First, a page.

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Monday, September 26, 2022
Stocks & Shares

Asia stocks lower following strong US jobs data

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Shanghai Composite Index fell 1.1% to 3,191.00, Nikkei 225 shed 0.5% to 28,063.06, Hang Seng sank 0.4% to 19,867.17, Kospi gained 0.7% to 2,467.38 and S&P-ASX 200 shed 0.2% to 6,984.10

Asian stocks followed Wall Street lower Wednesday after strong U.S. jobs data fuelled expectations of further interest rate hikes and Chinese manufacturing activity weakened.

Shanghai, Tokyo, Hong Kong and Sydney declined.

U.S. government data Tuesday that showed there were two jobs for every unemployed person in July appeared to support arguments the economy can tolerate more rate hikes to tame inflation that is running at multi-decade highs. Some investors had hoped the Federal Reserve would back off due to indications economic activity is cooling.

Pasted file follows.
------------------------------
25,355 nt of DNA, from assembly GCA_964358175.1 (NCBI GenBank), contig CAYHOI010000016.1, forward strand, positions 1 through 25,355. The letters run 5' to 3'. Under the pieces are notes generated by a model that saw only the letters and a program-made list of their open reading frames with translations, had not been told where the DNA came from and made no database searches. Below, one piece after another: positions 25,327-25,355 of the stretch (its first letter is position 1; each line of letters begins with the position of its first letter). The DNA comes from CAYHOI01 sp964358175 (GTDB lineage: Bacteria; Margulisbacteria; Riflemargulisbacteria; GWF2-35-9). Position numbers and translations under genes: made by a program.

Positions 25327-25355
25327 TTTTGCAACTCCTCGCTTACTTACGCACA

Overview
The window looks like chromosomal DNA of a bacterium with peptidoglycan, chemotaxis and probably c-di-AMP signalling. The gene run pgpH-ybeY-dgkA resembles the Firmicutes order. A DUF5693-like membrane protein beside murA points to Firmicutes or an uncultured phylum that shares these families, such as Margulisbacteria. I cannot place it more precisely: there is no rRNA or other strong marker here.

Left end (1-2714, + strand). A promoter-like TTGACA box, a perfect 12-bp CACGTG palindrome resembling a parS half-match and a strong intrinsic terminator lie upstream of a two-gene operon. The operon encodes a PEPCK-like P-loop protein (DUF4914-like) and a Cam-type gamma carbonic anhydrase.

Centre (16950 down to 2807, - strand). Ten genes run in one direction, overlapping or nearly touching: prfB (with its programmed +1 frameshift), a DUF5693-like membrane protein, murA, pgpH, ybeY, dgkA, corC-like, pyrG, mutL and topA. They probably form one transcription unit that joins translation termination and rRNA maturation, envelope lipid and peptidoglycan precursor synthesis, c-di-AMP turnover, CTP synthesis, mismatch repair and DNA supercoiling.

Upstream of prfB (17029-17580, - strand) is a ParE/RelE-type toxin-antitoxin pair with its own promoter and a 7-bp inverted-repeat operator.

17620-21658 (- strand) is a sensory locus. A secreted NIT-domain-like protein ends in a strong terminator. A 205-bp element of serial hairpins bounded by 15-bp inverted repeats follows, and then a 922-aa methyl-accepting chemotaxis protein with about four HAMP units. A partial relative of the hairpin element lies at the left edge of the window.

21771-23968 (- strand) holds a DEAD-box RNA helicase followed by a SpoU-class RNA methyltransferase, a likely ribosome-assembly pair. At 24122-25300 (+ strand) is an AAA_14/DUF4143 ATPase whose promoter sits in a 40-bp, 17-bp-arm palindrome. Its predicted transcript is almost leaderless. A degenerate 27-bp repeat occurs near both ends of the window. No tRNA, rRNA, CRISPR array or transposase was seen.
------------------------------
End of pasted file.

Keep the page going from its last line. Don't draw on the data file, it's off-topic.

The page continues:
The jobs data ‘supported the argument for the Fed to stick to an aggressive stance,’ said Edward Moya of Oanda in a report.

The Shanghai Composite Index fell 1.1% to 3,191.00 after an index of manufacturing showed activity contracted again in August.

The Nikkei 225 in Tokyo shed 0.5% to 28,063.06 and the Hang Seng in Hong Kong sank 0.4% to 19,867.17.

The Kospi in South Korea gained 0.7% to 2,467.38 after July factory output declined 1.3% compared with the previous month.

Sydney’s S&P-ASX 200 shed 0.2% to 6,984.10. New Zealand advanced while Singapore and Indonesia declined. Indian markets were closed for a holiday.

Investors worry rate hikes by the Fed and other central banks in Europe and Asia to extinguish an inflation surge might derail global economic growth.

Chair Jerome Powell indicated the Fed will stick to its strategy of rate hikes. The Fed has raised rates four times this year. Two of those were by 0.75 percentage points, three times the usual margin.

Traders appear to expect a 0.75 percentage-point hike in September, a half-point in November and 0.25 points in December, according to Moya.

If the labour market doesn’t break and the consumer remains resilient, Wall Street might start pricing in rate hikes for February and March, Moya wrote.

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